President Donald Trump’s masterful handling of the recent election crisis in Guyana has received little attention in the U.S. press; it deserves more. Not only has the President protected U.S. strategic interests in the region, he has saved democracy in Guyana, enhanced US influence in the Caribbean and northeastern corner of South America, and is keeping up the pressure on the rogue dictatorships of Venezuela and Cuba.
Some background -- on the northeast coast of South America, the so-called Guiana Shield, lie two countries -Guyana and Suriname. Both countries began 2020 under the threat of dictatorship. But thanks to President Trump, and his Secretary of State Mike Pompeo, democracy prevailed. Both countries now have duly-elected governments
Guyana is a small, multi-ethnic country of 750,000, which has suffered years of political oppression and poverty at the hands of an anti-Indian dictatorship (Guyana’s population is 43% Indian origin). The instability, corruption, and violence in Guyana, led many Indo-Guyanese and over half of the population to migrate to the United States beginning in the 1960s. Many now live in New York and Florida. President Trump's home county of Queens, in New York City, is now 10% Guyanese- American.
But the world changed for Guyana, as huge oil reserves were discovered offshore, and oil started pumping early in 2020. Guyana now has the second largest oil reserves per capita in the world, after Kuwait. That oil rush prompted the government of President David Granger, a former military official of the dictatorship that ruled Guyana from 1966 to 1992, to try to cheat and seize power.
The March 2, 2020 elections were heavily monitored by the Trump administration. When it became clear that the mostly Indo-Guyanese Peoples Progressive Party ("PPP") had fairly won the election, Granger tried to cheat. His agents forged fake results, sometimes right in front of US observers. International observers were harassed. When Granger scheduled a "swearing-in" to seize power, the Trump administration told him to back-off, and accept the election results.
For five months, until August, 2020, Granger and his gang tried fraud, frivolous court actions, intimidation by drunken mobs, and thuggery to try to steal the election. But the message from the Trump administration, working diplomatically and closely with all the democratic players - the UK, the EU, Canada, Brazil, CARICOM, the OAS - was clear and strong. Secretary Pompeo announced tough US sanctions against Granger and his henchmen. Military action was openly discussed. The Trump administration summoned the Guyana military leadership, and they agreed to ignore illegal orders from Granger.
Isolated diplomatically by the Trump administration, and pressured domestically and internationally, Granger finally agreed to accept the election results in August, and Dr, Irfaan Ali of the PPP was sworn in as Guyana's new President. In September, Secretary Pompeo traveled to Guyana - the first US Secretary of State to ever visit Guyana - to congratulate Ali on the victory for democracy and further strengthen economic and diplomatic ties between the two nations.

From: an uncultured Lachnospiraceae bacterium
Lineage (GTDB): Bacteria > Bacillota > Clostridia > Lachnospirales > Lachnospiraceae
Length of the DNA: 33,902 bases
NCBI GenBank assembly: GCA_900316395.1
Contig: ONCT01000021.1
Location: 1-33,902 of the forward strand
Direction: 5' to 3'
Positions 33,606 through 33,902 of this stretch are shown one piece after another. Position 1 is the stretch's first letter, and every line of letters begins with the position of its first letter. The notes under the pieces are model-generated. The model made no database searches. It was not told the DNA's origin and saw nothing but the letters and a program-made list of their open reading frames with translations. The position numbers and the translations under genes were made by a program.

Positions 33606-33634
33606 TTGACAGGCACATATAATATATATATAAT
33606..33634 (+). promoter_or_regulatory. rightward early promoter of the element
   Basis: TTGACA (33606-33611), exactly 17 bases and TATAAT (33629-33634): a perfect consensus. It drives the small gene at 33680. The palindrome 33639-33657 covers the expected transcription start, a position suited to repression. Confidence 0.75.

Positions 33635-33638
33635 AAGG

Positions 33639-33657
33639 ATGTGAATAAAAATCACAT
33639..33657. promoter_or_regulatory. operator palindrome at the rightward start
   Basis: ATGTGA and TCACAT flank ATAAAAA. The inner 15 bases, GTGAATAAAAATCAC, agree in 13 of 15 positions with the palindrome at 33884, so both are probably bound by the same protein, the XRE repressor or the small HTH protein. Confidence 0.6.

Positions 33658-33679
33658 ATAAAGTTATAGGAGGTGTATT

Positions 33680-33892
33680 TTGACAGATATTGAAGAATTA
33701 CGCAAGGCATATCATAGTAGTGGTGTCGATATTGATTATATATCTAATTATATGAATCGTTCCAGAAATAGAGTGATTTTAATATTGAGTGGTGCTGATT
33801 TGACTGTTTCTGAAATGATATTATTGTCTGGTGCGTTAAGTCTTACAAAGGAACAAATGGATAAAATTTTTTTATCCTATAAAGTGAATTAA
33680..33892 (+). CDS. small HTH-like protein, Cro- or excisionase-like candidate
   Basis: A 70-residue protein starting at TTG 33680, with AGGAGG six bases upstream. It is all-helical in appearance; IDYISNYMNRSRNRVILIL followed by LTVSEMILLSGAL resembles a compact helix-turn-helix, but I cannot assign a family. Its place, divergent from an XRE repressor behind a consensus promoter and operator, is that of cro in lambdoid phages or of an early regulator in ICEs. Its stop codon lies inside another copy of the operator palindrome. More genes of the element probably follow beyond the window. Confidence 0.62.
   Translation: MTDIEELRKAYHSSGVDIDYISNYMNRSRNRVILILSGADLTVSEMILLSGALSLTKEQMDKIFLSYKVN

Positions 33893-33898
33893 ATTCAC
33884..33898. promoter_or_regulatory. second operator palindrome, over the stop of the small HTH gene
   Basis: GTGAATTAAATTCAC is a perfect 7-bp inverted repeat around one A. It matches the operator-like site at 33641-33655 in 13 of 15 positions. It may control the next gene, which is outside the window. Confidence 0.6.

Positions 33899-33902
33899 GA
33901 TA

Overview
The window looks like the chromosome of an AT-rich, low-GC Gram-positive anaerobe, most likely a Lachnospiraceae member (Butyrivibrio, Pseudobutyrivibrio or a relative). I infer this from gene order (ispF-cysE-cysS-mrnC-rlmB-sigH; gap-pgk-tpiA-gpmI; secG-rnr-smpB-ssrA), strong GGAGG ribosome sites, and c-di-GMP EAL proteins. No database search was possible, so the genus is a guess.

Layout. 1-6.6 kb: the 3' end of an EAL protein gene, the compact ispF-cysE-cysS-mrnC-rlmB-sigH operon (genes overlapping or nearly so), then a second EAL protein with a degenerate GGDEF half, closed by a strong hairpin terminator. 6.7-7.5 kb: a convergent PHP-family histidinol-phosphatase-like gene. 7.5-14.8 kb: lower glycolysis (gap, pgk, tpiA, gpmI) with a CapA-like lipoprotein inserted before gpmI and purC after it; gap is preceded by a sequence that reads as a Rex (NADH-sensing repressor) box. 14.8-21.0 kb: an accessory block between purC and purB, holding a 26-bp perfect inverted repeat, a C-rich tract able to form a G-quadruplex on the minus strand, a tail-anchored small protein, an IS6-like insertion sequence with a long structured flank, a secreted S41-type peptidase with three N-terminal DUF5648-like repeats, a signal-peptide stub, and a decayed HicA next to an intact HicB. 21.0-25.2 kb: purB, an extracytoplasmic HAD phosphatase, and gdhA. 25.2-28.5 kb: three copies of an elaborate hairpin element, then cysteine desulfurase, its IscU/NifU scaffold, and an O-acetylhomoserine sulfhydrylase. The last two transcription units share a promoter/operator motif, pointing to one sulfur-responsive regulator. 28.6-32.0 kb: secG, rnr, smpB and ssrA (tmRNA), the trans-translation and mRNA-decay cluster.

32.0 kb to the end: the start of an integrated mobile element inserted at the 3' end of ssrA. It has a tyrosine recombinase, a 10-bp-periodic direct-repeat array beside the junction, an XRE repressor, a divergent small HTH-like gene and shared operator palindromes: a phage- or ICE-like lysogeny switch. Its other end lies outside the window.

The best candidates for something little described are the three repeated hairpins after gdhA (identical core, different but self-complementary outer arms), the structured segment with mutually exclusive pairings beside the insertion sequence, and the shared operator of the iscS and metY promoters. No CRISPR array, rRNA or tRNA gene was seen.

On the same trip, Secretary Pompeo additionally visited the neighboring country of Suriname, where US pressure also allowed for free elections. Thanks to President Trump, in 2020, Suriname finally had a free election and ousted a former dictator, Desi Bouterse, who has now been replaced as President by Chandrikapersad "Chan" Santokhi. Suriname is also a multi-ethnic country with an Indian origin population of some 35%.
The dictator Bouterse had previously “won” an election against Santokhi, held during Obama's administration, marred by fraud and intimidation. Bouterse openly mocked Santokhi, a former Justice Minister of Suriname, as "the Sheriff" because of Santokhi's reputation for morality, honesty and "law and order."
Bouterse was a wanted criminal, convicted of drug smuggling, money laundering, and charged with the cold-blooded murder of 15 labor leaders, journalists and members of the opposition.
In 2020, Santoki ran for President again, and this time Donald Trump was President of the United States. His administration's policy was that free elections were to be held in Suriname, and that Bouterse needed to respect the results. The difference was startling. Santokhi and his multi-ethnic coalition partners won a huge majority, in a fair election, and he is now President of Suriname.
International stability is not an accident, and the victory of democracy, over thugs and dictators, is not preordained. Too many millions of people on earth still suffer under brutal anti-democratic regimes. But thanks to President Trump, two countries that have experienced the darkness of dictatorship were saved, and now enjoy freedom and democracy.
This is a historic moment, and a great win. Stopping dictatorship in Guyana and Suriname stabilizes the overall Caribbean and CARICOM, as well as northeast South America and the OAS. The message to Maduro’s Venezuela and Castro’s Cuba, and outside powers who might seek to make mischief is loud and clear – the United States is back in the game, and will vigorously support democracy.
About the author:
Deborah Misir is a partner in the New York based law firm of Lally and Misir, LLP. She previously served as US Deputy Assistant Secretary of Labor, and ethics counsel in the White House Counsel’s Office. She also served as counsel to the US Foreign Terrorist Tracking Task Force and the US Delegation to the International Maritime Organization.